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Invited Commentary
May 5, 2021

Safety of Breast-Conserving Surgery in Breast Cancer and Risk of Overtreatment vs Undertreatment

Author Affiliations
  • 1Department of Surgery, Weill Cornell Medicine, New York, New York
JAMA Surg. 2021;156(7):638. doi:10.1001/jamasurg.2021.1450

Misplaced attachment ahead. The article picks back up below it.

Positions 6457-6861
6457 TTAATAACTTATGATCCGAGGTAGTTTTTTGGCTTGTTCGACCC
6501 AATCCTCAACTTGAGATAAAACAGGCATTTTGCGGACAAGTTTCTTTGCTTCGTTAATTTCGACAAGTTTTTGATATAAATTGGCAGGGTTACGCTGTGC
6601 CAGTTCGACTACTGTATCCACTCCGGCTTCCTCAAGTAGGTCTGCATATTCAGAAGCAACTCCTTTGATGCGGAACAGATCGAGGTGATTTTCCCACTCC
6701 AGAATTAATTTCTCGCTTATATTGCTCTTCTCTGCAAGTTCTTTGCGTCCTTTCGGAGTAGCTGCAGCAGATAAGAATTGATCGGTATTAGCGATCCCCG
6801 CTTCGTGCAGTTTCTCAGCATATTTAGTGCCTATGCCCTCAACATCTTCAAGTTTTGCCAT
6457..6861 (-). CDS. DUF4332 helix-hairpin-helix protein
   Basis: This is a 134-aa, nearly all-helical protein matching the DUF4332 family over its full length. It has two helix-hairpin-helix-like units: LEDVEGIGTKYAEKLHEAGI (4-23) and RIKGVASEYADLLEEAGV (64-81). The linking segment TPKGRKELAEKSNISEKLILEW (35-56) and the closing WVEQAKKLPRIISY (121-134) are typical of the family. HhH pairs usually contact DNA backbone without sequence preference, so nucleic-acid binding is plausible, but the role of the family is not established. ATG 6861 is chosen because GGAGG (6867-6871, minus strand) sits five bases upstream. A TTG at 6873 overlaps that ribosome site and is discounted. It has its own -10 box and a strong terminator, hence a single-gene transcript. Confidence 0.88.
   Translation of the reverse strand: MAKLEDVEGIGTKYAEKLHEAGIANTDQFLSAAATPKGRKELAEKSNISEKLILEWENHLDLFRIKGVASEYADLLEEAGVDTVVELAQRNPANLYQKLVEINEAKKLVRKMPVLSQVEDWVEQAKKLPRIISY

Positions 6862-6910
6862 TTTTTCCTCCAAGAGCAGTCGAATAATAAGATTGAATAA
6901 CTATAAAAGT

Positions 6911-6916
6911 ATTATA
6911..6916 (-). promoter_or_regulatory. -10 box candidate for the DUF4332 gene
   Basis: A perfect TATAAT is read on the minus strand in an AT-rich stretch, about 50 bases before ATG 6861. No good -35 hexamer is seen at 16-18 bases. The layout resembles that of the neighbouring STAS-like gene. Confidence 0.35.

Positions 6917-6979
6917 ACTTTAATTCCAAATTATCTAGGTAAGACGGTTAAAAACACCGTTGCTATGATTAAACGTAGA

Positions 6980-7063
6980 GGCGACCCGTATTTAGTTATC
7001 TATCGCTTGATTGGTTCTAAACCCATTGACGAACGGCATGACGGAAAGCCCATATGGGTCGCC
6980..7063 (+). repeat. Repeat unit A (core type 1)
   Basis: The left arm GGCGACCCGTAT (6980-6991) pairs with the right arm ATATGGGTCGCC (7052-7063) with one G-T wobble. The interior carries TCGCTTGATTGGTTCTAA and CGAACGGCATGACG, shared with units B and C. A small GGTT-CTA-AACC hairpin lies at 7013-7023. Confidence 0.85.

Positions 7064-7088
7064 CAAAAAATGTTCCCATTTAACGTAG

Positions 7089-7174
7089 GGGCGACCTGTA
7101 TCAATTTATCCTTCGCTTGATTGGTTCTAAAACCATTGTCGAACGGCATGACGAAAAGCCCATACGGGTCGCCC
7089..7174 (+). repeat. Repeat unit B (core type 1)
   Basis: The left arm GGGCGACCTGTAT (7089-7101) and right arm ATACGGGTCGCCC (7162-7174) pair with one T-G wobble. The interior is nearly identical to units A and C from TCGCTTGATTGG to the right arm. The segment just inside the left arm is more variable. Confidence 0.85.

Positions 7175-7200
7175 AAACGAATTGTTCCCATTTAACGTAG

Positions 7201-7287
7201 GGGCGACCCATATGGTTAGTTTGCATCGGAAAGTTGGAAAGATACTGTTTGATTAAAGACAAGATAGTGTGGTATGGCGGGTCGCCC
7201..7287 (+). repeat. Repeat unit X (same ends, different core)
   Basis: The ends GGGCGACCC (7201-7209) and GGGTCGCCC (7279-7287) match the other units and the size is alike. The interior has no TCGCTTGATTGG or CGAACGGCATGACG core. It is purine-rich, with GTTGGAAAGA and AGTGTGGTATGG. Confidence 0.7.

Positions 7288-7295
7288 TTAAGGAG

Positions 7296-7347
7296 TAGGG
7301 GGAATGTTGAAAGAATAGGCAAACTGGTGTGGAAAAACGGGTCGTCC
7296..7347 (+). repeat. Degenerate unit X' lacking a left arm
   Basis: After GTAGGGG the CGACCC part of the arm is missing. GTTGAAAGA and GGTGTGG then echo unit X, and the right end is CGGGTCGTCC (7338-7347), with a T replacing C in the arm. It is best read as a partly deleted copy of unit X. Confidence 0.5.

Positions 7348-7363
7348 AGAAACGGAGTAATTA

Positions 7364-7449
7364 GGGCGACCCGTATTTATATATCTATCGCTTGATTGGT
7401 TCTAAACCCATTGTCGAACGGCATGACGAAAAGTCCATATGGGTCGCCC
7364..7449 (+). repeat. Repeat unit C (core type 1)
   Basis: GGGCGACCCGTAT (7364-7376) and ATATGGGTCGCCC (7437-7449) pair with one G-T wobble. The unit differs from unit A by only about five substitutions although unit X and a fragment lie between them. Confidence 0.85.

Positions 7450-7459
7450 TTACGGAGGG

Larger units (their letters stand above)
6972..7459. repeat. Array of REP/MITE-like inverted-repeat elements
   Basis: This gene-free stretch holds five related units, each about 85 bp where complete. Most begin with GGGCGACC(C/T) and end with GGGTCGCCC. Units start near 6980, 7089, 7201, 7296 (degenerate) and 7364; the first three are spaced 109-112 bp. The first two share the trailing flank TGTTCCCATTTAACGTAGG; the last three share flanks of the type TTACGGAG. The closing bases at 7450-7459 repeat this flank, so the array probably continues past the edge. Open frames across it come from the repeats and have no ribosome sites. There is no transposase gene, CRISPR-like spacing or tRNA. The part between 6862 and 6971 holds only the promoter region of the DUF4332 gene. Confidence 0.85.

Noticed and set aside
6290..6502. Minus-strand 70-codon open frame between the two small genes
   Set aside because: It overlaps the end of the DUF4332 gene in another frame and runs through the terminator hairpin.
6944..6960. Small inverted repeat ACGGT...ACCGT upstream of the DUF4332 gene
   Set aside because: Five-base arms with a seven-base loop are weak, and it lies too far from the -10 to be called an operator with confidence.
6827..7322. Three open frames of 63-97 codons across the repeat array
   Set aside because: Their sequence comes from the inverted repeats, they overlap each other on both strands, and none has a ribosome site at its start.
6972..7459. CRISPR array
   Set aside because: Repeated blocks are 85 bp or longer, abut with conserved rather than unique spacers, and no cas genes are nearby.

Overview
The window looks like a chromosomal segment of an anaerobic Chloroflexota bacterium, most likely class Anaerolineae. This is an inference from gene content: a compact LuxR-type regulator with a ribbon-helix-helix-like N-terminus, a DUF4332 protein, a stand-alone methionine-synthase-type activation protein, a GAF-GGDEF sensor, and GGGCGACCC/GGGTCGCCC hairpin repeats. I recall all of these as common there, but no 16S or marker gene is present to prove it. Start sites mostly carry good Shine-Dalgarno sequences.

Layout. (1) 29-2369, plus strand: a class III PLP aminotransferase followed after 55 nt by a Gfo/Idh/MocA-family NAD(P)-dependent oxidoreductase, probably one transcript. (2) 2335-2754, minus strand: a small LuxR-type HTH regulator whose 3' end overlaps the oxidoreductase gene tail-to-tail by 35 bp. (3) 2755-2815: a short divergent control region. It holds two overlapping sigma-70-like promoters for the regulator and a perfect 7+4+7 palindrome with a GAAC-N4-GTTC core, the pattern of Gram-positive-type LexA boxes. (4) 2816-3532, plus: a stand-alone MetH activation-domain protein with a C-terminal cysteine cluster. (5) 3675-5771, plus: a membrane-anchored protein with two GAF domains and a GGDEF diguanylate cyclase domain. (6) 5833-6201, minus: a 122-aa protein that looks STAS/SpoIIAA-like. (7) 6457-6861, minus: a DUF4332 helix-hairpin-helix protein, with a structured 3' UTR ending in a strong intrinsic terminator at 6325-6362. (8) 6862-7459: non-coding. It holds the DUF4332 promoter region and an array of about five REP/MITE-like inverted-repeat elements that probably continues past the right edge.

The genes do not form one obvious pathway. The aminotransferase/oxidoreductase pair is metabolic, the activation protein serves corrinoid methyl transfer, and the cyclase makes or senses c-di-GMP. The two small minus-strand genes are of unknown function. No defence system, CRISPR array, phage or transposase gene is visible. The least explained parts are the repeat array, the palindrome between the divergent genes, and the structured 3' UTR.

The oncology community has advocated in favor of breast-conserving surgery (BCS) as an alternative to mastectomy in appropriately selected patients with breast cancer for several decades.1 This recommendation is supported by multiple prospective randomized clinical trials demonstrating overall survival equivalence for both operative approaches and is aligned with the paradigm shift in oncology to de-escalate all components of multidisciplinary care. Medical breast oncologists use less chemotherapy as a consequence of improved risk stratification by gene expression profiling and surgical breast oncology has also evolved. Today, the radical mastectomy is largely of historic significance; patients with early-stage breast cancer are routinely offered lumpectomy with sentinel node biopsy and radiation. Recent years have also witnessed efforts to de-escalate radiation therapy. The National Surgical Adjuvant Breast and Bowel Project B-06 trial2 established the landmark finding that several weeks of breast radiation after lumpectomy is necessary for local control but does not contribute to survival. However, since that time, efforts to minimize the cost, inconvenience, and cosmetic sequelae of radiation have resulted in widespread implementation of accelerated hypofractionated schedules, partial breast irradiation, and ongoing studies designed to identify lumpectomy patients that can omit radiation completely.3

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